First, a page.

Perth College bosses have been slammed after claiming thousands of pounds in expenses for business class flights to China during a cash crisis.
Senior management officials, including college principal Dr Margaret Cook, made multiple long haul flights to Asia during the 18/19 academic year, claiming business class trips at a time when jobs were on the line at the college.
Earlier this year the college closed its three learning centres in Perthshire, blaming “significant financial challenges” and in October Dr Cook announced 21 staff redundancies at the school.
Speaking in October, Dr Cook said: “Absorbing the operating costs has become extremely challenging and we need to identify ways of reducing our costs going forward.”
Dr Cook, who is paid £108,000 per year by the college, claimed £4,100 for two return trips to China in 18/19 and was also part of an additional group booking of £2,049.71 when she was the only member of staff to fly business class, while the rest sat in economy.
The reason for all flights by senior management was ‘student recruitment’, according to the response to a Freedom of Information Act request.
A leading teacher’s union has questioned the need for the business class flights and called for more transparency from college bosses.
A spokesperson for EIS FELA, whose members voted unanimously in October to back a vote of no confidence in senior management, said: “There are transparency issues relating to who sanctioned this spending and was other vital spending withdrawn as a result?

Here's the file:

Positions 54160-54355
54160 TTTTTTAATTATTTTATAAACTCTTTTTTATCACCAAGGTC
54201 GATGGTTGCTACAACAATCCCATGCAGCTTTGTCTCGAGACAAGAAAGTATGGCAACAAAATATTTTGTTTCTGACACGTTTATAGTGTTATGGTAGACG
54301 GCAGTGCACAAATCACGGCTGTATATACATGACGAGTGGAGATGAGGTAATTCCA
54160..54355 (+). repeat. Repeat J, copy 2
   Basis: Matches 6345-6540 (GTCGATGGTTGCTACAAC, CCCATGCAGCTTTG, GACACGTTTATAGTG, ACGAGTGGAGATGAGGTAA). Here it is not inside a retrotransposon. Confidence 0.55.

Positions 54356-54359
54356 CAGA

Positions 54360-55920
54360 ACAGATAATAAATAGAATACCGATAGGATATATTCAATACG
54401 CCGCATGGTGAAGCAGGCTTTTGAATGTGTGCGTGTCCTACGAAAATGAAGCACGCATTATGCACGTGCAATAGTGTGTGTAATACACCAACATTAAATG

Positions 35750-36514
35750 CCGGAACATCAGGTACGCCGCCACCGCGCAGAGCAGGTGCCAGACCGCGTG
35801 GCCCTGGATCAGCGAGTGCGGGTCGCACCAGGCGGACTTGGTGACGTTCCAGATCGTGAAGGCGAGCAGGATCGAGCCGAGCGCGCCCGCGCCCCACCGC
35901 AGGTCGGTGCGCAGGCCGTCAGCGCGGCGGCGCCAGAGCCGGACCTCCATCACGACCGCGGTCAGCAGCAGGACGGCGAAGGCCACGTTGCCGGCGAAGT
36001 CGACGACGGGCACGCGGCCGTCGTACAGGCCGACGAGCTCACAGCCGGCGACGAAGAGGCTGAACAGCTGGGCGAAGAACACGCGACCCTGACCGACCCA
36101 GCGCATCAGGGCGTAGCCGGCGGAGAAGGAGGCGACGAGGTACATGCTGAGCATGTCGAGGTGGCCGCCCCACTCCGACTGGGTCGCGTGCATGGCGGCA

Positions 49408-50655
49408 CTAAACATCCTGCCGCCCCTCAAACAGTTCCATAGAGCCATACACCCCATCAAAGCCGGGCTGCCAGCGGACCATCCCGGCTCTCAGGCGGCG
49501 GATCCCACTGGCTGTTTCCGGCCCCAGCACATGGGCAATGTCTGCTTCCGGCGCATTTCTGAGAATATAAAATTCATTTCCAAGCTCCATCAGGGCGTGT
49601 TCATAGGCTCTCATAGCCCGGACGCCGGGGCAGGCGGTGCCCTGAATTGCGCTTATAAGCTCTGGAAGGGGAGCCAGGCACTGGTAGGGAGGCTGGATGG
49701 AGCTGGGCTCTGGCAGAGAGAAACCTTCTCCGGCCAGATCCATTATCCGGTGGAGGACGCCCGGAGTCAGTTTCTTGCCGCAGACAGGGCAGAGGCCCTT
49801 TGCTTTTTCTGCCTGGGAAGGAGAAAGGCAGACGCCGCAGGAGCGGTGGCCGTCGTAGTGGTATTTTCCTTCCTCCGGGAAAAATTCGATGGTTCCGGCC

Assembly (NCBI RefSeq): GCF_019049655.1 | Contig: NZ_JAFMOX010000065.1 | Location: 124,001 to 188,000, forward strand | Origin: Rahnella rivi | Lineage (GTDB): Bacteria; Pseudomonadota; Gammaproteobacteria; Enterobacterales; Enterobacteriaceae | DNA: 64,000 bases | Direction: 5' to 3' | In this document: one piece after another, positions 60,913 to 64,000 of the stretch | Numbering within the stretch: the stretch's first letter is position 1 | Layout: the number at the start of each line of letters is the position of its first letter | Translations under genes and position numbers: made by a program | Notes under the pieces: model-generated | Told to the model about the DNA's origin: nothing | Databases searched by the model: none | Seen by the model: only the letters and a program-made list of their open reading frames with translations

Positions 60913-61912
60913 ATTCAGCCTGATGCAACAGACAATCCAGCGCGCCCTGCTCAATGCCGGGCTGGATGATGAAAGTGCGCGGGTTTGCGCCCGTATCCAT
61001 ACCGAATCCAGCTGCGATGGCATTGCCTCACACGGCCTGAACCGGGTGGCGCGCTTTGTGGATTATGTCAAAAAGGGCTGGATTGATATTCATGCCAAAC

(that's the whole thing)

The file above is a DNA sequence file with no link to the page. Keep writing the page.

“EIS have questioned the necessity of the principal and vice-principal both attending a graduation ceremony in China at a time when we are facing a financial catastrophe with budgets for teaching being slashed and staff facing the risk of redundancy.
“Why are teaching staff travelling economy to China to deliver our core business whilst the principal travels business class for what is essentially a meeting?
“Not only are we not following our own policy relating to international travel, but EIS FELA feel it is unacceptable that it is one rule for management and one for staff.”
Perth College has defended the expenses from senior management, claiming the revenue made from from the trips far exceeds the expenditure.
A college spokesperson said: “The college’s international activity is funded commercially.
“The revenue generated from this international business is in excess of £700,000 annually.
“These average £50,000 per annum travel expenses are legitimate business expenses that support the generation and delivery of this revenue.
“In financially challenging times, it is crucial that the college targets additional sources of revenue in order to remain financially sustainable.
“Growing Perth College UHI’s international student numbers and international partnerships is a key priority in our strategic plan and reduces the reliance on increasingly scarce sources of public finance.”